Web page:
Saturday, January 4, 2014

"The Commons of Pensacola" is Worth a Second Look.

Actress Amanda Peet has taken her first foray into full-length playwriting with The Commons of Pensacola, currently featured at New York City Center, on the Manhattan Theatre Club Stage. The Commons of Pensacola examines the twisted dynamics of a somewhat broken family following the downfall of its patriarch, who had perpetrated a wide-ranging fraudulent financial scheme on innocent investors. Sound familiar? Though it is initially confusing when the play commences, the pieces of the puzzle slowly come together as you realize whose story you are watching, with the inspiration for the characters apparently coming from none other than the family of one Bernie Madoff.

Despite less than glowing reviews from Variety and Daily News, I am more apt to agree with the NY Times that The Commons of Pensacola is full of "rich material" performed in "excellent form". The set is a retirement condo in Pensacola, and the design by Santo Loquasto impeccably captures the atmosphere of the "active adult" residence that is so commonplace in Florida. Veteran actors Blythe Danner and Sarah Jessica Parker command the stage as "Judith," the seemingly frail, aging wife, and "Becca," the slightly misguided daughter, of an unnamed white collar criminal who never appears on stage, yet is the central focus of the play. Blythe Danner transcends into her character's spacey, kooky moments just as simply and naturally as her more calculated ones, and her performance is both raw and melancholy. Ironically, and perhaps not surprisingly, Sarah Jessica Parker, whose character is a struggling 43-year-old actress, commences her role with a bit too much overacting, but her expressive outbursts fit her character by the play's resolution. Also appearing in the cast are Michael Stahl-David as Becca's young boyfriend, "Gabe," Ali Marsh as Becca's sister, "Ali," Zoe Levin as Becca's niece, and Ali's daughter, "Lizzy," and Nilaja Sun, as "Lorena," Judith's maid and caretaker. Keep your eye on Zoe Levin, a New York stage newcomer who demonstrates an adept acting talent and is surely a star on the rise. (Levin had a highly regarded supporting role in the 2013 film, The Way Way Back, though I have not seen the movie yet).

In The Commons of Pensacola, Becca and Gabe have ostensibly come to visit Becca's mother, Judith, for Thanksgiving, but it is revealed early on that they have an underlying motive -- to convince Judith to participate in a documentary television show in which she would publicly apologize to her husband's victims for his crimes, despite her own lack of knowledge of his financial misconduct. Also visiting for Thanksgiving is Becca's brash 16-year-old niece, Lizzy, with whom Becca at first seems to have a silly and juvenile relationship with. Enter Becca's sister, Ali, who is convinced that Judith knew more than she admitted to when she testified in the criminal proceedings. Ali has therefore not spoken to her mother in months, though Becca had steadfastly stood by their mother. When Judith has a medical scare, Ali temporarily puts her quarrel with Judith aside and hurries to Florida. Ali is shocked to find Lizzy at the condo, as the teenager had told her mother that she was traveling with friends for the Thanksgiving holiday. However, still convinced that Judith is hiding assets, Ali turns her attention on that and goes rampaging through the condo looking for evidence. Throughout the familial struggle that unfolds on stage, the maid, Lorena, offers both serious and comedic interludes as she tries to assist Judith with some confusing and complicated medical regiments. The resulting interplay of the characters, their emotions, suspicions, and seductions, is startling.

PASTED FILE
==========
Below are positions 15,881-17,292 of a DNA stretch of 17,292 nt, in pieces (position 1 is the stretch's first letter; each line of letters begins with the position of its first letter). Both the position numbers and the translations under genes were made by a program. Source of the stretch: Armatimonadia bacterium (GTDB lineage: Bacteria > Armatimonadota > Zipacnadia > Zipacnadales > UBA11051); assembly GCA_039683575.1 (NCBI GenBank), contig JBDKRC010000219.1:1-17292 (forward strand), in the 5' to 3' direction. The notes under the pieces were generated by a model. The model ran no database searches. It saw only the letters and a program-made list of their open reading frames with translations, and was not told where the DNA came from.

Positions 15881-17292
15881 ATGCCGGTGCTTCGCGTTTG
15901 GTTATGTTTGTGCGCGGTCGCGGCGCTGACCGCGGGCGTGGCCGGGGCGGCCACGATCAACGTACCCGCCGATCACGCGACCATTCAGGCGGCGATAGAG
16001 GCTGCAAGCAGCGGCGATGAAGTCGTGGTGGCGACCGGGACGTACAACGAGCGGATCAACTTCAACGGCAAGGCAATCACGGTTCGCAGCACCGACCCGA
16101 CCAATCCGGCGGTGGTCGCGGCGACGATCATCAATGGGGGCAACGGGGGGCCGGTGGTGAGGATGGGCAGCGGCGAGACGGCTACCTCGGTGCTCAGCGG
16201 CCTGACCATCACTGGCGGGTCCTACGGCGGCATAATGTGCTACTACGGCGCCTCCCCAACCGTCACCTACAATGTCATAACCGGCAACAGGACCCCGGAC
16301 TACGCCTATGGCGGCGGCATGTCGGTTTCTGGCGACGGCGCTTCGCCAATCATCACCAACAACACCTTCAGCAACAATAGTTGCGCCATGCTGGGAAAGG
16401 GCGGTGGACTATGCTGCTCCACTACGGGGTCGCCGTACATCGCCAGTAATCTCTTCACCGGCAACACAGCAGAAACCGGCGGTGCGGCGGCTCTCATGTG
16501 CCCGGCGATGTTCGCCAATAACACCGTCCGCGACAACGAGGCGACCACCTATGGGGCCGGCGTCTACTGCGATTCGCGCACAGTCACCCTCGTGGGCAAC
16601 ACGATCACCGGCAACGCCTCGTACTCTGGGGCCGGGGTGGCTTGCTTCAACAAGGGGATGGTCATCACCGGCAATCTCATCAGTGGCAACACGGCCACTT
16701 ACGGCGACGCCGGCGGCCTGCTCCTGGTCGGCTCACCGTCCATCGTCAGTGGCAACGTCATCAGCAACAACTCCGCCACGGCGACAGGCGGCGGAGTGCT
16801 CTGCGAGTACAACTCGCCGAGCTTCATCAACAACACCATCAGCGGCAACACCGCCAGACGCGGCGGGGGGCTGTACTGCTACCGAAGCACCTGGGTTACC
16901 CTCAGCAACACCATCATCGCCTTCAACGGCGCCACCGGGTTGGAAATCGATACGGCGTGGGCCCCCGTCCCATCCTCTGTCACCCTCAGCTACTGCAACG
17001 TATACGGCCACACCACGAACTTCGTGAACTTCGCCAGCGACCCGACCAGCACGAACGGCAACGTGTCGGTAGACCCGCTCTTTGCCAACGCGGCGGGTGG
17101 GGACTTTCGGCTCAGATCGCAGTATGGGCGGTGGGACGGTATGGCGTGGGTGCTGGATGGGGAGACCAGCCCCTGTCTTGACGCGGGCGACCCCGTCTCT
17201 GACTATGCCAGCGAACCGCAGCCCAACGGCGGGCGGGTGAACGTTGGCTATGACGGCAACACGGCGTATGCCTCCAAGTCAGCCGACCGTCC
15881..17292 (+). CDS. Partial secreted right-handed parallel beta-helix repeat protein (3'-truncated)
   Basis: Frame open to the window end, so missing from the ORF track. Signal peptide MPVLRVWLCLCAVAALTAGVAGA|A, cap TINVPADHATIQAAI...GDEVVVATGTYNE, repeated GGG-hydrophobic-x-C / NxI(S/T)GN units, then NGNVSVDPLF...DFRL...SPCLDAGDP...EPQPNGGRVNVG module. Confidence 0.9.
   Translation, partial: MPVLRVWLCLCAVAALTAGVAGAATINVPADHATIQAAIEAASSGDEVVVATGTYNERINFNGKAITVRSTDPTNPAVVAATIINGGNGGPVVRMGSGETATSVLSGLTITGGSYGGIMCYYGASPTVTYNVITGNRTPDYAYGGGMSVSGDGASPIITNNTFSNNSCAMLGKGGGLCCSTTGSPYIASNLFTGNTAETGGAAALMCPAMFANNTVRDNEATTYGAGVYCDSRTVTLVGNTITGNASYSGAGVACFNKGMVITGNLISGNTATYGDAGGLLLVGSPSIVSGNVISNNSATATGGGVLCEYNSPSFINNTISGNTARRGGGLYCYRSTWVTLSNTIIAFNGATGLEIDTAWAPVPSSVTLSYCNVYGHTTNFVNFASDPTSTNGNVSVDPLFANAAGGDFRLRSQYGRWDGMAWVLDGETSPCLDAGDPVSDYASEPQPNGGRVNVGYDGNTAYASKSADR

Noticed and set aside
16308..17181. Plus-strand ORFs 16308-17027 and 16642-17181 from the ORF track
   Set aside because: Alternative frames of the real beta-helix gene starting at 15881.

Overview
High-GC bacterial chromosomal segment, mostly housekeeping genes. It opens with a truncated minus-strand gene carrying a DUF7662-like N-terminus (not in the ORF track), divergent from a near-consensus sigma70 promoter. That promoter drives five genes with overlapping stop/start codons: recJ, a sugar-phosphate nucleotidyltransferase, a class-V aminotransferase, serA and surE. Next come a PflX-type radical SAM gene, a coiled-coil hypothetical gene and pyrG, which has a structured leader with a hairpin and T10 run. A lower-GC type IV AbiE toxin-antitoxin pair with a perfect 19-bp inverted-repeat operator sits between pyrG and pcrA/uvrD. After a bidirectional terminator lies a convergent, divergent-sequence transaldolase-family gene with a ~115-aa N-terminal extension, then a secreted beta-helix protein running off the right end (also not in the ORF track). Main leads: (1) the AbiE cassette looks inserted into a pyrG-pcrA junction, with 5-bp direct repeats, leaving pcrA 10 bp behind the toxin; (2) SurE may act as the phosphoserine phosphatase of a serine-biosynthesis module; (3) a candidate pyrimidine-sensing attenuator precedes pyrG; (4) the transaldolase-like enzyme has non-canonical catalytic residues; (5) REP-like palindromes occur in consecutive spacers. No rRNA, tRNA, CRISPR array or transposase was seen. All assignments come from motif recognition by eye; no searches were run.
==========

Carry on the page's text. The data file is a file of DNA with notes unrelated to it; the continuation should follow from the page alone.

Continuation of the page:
The Commons of Pensacola opened in November and runs through January 26. Individual tickets for the limited engagement are currently sold out, but you can still attend by joining Manhattan Theatre Club. According to the show's playbill, "MTC"  is currently celebrating its 43rd anniversary season "as one of the country's leading nonprofit producers of contemporary theatre." MTC's Artistic Director, Lynne Meadow, who also served as Director for The Commons of Pensacola, has been overseeing productions at MTC for more than 40 years.

All photos for this post are courtesy of Manhattan Theatre Club.


  1. WGINY is always so informative about events, shows and restaurants in NYC. Your passionate reviews about them make these places a "must see for those with a zest for adventure".

  2. Since I am traveling to New York City this summer, I have been looking around online for some things to do while I'm there, and this looks like something that I should check out since my girlfriend wanted to see a play. One of the first things that we are doing is taking a New York bus tour so we can see a lot of the city while not walking around too much.


  4. Thanks for the praise, Anonymous! My goal is to get the word out about all the great opportunities that New York has to offer.
    Chase Howard - Thanks for reading! Seems like a good tour. I hope you and your friend enjoy it. "The Commons of Pensacola" is a great play to check out while you are here. If you want any other tips on what to do, see or eat in NYC, feel free to drop me a line at